There are a whole lot of other things to discuss to do this right, and I would be happy to walk you through it. PLease call me or email me at your earliest convenience if you would like my guidance.
Co-Owner / Licensed Mortgage Broker
Primary Mortgage Group
http://www.linkedin.com/in/ryanmcpartland <-- more about my background
Some lenders started programs wherein they could lend you the money as a short-term loan and collect it after you file your tax returns and get the credit from the government. A few states have enacted similar programs to lend you the money on a short-term loan in the same fashion.
Can you borrow more money than the home is worth? Not likely these days. You can, however, borrow using repair escrows, for example 203(k) under FHA or HomePath Renovation in conventional. Loans of this type set aside monies for repairs, especially large jobs to remodel, for example. The lender will send an appraiser to give a contingent valuation based on the remodeled home, plus the current value.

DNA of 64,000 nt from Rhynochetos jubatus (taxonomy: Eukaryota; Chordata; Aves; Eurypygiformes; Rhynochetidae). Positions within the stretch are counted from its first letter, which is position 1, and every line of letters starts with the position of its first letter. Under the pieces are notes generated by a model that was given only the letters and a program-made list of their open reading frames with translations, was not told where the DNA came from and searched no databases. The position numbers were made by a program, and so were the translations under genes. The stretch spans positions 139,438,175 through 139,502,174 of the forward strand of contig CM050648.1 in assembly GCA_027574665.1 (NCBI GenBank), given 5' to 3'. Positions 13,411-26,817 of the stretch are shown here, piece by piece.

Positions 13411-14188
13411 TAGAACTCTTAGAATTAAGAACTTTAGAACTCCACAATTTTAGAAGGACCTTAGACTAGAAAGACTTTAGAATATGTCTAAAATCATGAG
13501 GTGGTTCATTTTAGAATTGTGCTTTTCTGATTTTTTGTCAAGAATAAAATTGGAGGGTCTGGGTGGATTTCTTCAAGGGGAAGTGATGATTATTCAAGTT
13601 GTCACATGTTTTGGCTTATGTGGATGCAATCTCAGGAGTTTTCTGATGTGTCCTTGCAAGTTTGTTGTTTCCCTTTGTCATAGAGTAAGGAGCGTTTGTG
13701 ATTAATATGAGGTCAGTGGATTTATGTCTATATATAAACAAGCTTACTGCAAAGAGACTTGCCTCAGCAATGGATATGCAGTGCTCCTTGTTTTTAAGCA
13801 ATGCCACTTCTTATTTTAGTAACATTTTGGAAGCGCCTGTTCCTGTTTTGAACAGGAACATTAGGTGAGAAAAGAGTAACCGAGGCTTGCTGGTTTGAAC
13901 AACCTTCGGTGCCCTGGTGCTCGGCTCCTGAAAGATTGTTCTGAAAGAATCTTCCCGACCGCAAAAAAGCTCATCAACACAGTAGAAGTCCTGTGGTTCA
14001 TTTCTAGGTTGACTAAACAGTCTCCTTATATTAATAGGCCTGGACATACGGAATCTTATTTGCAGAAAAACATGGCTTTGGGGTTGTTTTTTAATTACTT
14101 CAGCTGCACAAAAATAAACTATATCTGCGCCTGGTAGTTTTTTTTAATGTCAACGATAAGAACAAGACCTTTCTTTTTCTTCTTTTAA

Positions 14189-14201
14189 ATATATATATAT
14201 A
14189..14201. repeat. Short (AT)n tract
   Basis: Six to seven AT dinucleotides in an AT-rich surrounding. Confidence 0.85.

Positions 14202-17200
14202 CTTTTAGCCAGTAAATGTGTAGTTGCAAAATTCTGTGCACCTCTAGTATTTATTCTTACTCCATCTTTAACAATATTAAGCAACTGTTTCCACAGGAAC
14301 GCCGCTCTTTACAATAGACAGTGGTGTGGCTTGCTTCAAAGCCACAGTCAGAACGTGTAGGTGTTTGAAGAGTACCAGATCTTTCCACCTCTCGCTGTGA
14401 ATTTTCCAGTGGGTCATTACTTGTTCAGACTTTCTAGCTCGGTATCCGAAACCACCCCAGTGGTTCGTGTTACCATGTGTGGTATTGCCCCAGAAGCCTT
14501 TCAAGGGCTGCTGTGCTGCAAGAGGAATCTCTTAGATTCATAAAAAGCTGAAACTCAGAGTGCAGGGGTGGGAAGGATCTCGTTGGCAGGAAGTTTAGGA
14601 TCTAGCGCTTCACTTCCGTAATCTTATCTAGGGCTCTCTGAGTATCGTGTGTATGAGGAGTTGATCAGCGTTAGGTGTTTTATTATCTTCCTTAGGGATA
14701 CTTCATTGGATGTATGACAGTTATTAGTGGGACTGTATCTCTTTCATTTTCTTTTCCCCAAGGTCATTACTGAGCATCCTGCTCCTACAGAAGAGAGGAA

Many lenders were making loans of this type, but they are not much in favor now. The problem is the lender wants to make sure the remodeling is completed in a timely fashion and so provides an inspection several weeks after closing to verify that and authorize payments out of the escrow account.
203(k) actually allows up to $35,000 for such repairs, but finding a lender who'll do it is somewhat difficult.
There were a couple of good answers below by real estate agents. If you want some definitive answers that go outside the scope of the comments I provide you below, please contact me directly. I have been a mortgage broker for 10 years and have seen and heard most questions and been able to provide asnsers with supporting documentation on 99% of them.
First off, as Mark had mentioned below, the $8000 tax credit application to down payments never happened. There was a lot of talk abou this happening, but it never came to fruition, because by the time the government decided to allow for this, the companies who were planning on participating felt that there wasn't enough time left (the tax credit was going to expire at the end of November) to spend the money to set up their tax credit programs. They figured that once they had the all of the financing options in place, and incurred both advertisement and overhead costs for support teams, then it would be too late. Fortunately for us (depending on how you look at it...) the government decided to extend the tax credit through the end of April. No one, as far as I know (and we have done extensive research on this), has gotten on board with the tax credit "fronting".